TABOR: The enduring success story empowering Colorado taxpayers



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Even as economists tout a soft landing for the U.S. economy, Americans are facing sticker shock at the grocery store, the gas pump, and fast-food restaurants, among other places.

After a long bout of double-digit inflation, not unlike that of the 1970s. We have learned once again that unconstrained growth in federal spending funded by borrowing and accommodative monetary policy eventually triggers high inflation.

In response to stagflation in the 1970s, Congress enacted statutory fiscal rules designed to balance the budget and stabilize debt. The Federal Reserve also pursued tighter monetary polies to stabilize prices. In the 1990s, a period referred to as “The Great Moderation,” the federal government achieved sustainable debt levels and low rates of inflation.

Unfortunately, over the last two decades, the federal government largely abandoned these fiscal and monetary policies. Federal spending has far outpaced the growth in national income, and federal debt has grown at an unsustainable rate. The statutory fiscal rules designed to constrain federal spending are routinely circumvented and suspended.

The Federal Reserve has again used monetary policy to accommodate these fiscal policies, resulting in wide swings in the rate of inflation. It is difficult to argue that we are experiencing a soft landing and that all is well. A more realistic forecast is that over the next decade we will again experience stagflation.

But there is a bright spot in this gloomy outlook.

In response to stagflation in the 1970s, citizens launched state and local tax revolts. Beginning with property tax limitations in California, citizens began to challenge profligate fiscal policies at the state and local level. Using the initiative and referendum, citizens enacted tax and expenditure limits to constrain fiscal policies.

Citizens learned an important lesson from their earliest efforts as politicians and special interest groups found ways to circumvent and suspend the new fiscal rules at the state and local level, just as they had done at the federal level. A good example is Colorado, which was one of the first states to enact a statutory tax and expenditure limit. In the 1970s, this measure constrained state spending, and for several years citizens received tax rebates of surplus revenue above the tax and expenditure limits. However, by the early 1980s, politicians had exempted much state spending from the limit. State spending therefore again grew more rapidly than state income.

This triggered a new tax revolt in Colorado. In 1992, citizens used the initiative to enact the Taxpayer Bill of Rights (TABOR) Amendment, one of the most effective tax and expenditure limits enacted in any state.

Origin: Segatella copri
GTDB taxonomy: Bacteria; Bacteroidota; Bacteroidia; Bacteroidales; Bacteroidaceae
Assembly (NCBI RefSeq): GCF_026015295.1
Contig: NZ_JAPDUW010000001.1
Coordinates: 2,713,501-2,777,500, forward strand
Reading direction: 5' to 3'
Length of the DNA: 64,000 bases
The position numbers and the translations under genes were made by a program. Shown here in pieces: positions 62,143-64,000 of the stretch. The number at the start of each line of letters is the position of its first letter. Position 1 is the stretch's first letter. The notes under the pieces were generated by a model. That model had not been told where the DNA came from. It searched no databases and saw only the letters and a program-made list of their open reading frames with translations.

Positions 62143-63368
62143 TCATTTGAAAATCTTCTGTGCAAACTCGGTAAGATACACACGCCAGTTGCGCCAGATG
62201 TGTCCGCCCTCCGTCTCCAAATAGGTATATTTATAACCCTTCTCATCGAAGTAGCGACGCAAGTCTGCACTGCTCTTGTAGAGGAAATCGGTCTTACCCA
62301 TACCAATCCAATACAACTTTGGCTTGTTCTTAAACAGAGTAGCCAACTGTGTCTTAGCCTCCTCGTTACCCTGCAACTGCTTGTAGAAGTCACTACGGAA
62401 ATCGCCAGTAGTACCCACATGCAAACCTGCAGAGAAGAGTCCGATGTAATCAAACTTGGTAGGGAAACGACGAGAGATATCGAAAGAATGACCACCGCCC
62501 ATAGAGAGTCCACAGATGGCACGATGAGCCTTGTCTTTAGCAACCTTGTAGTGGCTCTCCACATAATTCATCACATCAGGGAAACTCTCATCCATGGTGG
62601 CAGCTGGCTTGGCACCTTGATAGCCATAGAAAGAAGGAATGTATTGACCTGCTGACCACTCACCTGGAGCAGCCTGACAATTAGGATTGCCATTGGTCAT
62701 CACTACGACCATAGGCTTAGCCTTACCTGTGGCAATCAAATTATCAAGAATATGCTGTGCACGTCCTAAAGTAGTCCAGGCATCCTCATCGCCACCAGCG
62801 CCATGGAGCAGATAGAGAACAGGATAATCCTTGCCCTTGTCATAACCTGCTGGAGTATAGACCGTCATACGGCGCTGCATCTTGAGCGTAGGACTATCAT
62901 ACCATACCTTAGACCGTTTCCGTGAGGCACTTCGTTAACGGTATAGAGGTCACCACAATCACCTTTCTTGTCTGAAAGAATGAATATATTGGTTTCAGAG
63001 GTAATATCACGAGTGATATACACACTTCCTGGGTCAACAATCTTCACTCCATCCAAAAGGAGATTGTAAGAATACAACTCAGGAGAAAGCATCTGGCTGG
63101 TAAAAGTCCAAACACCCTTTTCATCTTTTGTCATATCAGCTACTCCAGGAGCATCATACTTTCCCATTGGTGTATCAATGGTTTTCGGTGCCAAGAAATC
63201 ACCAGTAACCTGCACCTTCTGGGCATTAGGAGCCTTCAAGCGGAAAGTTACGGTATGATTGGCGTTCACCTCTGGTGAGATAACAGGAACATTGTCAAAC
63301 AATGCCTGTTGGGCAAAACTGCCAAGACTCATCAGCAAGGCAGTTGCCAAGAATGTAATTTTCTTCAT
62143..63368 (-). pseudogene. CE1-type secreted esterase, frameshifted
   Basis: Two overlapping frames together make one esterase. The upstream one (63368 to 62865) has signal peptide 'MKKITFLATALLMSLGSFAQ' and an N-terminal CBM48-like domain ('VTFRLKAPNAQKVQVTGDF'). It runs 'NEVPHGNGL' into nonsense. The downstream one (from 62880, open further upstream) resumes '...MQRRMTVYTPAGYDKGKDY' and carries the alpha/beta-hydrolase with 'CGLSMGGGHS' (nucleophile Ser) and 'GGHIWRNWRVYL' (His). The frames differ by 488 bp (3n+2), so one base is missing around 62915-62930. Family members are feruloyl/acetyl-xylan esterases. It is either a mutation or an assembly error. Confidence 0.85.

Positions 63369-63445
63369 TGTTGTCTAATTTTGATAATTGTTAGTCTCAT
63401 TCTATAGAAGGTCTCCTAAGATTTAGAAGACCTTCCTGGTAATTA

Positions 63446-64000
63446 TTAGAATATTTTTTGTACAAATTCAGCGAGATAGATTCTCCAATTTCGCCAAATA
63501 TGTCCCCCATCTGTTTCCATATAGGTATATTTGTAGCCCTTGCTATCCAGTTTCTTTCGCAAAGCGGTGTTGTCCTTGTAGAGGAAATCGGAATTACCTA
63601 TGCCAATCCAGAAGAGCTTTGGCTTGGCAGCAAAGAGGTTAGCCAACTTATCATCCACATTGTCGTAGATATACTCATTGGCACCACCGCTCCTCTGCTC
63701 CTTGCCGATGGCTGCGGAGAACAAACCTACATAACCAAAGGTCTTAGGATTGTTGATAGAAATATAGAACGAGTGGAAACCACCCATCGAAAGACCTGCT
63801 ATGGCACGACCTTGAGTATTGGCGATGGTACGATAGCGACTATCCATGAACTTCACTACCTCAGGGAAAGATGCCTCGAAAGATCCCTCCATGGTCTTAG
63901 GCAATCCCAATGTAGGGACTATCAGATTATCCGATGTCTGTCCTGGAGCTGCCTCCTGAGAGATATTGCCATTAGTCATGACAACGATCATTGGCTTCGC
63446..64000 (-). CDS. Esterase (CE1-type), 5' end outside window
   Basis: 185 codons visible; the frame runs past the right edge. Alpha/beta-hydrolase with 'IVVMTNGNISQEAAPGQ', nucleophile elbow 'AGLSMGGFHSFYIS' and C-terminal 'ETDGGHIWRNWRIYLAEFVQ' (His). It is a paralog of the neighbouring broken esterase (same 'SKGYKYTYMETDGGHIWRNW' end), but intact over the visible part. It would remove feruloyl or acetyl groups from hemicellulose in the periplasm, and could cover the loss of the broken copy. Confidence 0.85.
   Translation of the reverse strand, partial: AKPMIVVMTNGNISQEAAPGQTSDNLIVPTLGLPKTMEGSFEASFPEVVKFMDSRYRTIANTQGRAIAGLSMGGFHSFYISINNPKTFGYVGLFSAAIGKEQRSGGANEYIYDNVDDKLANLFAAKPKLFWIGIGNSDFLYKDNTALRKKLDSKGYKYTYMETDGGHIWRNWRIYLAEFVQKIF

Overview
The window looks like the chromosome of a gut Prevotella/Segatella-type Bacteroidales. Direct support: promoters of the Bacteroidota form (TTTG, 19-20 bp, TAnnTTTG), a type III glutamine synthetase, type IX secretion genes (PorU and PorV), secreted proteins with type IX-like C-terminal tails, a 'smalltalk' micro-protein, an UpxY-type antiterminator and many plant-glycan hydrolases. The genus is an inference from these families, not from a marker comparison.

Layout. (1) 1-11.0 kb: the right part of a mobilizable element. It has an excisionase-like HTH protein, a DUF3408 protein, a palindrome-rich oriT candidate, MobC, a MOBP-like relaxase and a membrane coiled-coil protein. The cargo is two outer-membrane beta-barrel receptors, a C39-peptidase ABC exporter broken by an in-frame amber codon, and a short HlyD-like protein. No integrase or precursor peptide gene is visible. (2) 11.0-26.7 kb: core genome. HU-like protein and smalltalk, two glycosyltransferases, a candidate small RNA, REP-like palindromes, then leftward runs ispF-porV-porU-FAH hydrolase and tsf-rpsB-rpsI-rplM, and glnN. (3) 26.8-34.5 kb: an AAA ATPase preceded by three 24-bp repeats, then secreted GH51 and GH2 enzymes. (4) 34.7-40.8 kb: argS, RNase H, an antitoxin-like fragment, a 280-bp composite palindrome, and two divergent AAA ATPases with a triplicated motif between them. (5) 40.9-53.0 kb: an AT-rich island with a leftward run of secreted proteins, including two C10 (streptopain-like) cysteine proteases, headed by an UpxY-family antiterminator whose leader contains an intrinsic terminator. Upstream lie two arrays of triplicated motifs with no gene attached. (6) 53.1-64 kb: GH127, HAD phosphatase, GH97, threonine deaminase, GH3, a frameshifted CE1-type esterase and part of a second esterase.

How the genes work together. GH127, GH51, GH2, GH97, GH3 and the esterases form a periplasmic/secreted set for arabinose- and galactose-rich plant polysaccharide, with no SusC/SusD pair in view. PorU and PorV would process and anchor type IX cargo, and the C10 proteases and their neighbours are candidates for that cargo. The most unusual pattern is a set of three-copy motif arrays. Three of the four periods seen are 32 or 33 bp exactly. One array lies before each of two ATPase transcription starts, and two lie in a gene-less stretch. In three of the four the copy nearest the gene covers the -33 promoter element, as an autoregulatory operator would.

The key to the success of TABOR is that it is a constitutional fiscal rule designed by citizen taxpayer organizations. Over the years, politicians and special interest groups have attempted to weaken and eliminate TABOR, but its essential provisions remain intact. TABOR imposes a strict cap on the growth in state spending linked to inflation and the rate of population growth. Surplus revenue above the limit must be returned to taxpayers through rebates. And if any government in Colorado wants to increase taxes or revenue, issue new debt, or spend surplus revenue, it must first gain citizen approval.

TABOR was enacted in an era when Colorado was a solid red state. Colorado has since become a blue state, with Democrats now in control of the legislature and most major state offices. Yet TABOR has survived during both Republican and Democratic administrations. Whatever their political persuasion, Colorado citizens have learned to live with their constitutional fiscal rules and are not about to give up these constraints on fiscal policy. TABOR allows citizens to decide how much government they want and are willing to pay for.

With TABOR, Colorado citizens exercise choice over how their tax dollars are spent. Hundreds of ballot measures have been presented to taxpayers asking for increased taxes and debt, and requesting expenditure of surplus revenue rather than tax rebates. Citizens express their preference at the ballot box, often approving these measures at the local level; but most of the state ballot measures have been rejected. Citizens choose not only how their tax dollars are spent, but also their preference for local government spending versus spending at the state level.  

When citizens express their choice at the ballot box, they effectively tell politicians to live within a budget constraint, much like so many Americans economizing in order to live within their budgets.

With TABOR, Colorado citizens imposed a hard-nosed budget constraint on state and local governments. Citizens are saying to politicians that if we must live within a family budget constraint, you should learn to live within a budget constraint as well. Whatever their political persuasion, citizens value the fiscal rules that impose this budget constraint on politicians. TABOR reveals that we are all fiscal conservatives, and that people of any political stripe can take away from politicians the choice to overspend.

Barry W. Poulson is an emeritus professor of economics at the University of Colorado and a policy advisor with the Heartland Institute.



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